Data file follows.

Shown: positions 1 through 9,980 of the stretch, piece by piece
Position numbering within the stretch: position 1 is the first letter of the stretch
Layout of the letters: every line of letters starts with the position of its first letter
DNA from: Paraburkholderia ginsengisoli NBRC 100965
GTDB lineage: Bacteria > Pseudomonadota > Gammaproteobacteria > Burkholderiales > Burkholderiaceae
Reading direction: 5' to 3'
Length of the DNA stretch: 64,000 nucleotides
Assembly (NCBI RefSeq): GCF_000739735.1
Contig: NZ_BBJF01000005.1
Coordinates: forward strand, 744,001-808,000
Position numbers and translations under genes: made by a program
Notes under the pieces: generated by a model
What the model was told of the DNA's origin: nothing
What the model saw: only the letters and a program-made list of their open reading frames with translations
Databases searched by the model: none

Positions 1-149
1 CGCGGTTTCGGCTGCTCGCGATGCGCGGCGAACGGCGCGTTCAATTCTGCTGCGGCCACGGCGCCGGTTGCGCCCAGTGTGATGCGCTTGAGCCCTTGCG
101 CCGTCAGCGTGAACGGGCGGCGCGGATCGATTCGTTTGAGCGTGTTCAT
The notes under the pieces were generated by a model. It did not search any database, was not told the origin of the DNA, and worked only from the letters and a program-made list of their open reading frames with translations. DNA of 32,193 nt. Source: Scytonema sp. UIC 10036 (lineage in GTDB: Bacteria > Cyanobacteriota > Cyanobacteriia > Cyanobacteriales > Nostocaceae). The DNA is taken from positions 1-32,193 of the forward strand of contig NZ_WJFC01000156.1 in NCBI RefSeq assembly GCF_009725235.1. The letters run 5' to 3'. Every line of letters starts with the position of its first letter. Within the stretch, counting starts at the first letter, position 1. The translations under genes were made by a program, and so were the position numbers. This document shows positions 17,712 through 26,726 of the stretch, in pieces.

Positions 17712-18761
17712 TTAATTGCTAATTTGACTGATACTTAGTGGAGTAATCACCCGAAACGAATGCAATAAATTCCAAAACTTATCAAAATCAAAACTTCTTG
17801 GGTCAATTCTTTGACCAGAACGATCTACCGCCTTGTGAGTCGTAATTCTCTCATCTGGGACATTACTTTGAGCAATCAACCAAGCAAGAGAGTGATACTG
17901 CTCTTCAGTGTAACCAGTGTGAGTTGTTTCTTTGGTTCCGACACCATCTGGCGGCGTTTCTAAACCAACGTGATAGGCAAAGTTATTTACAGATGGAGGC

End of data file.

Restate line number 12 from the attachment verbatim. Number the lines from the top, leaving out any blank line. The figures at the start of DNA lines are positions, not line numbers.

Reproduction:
Notes under the pieces: generated by a model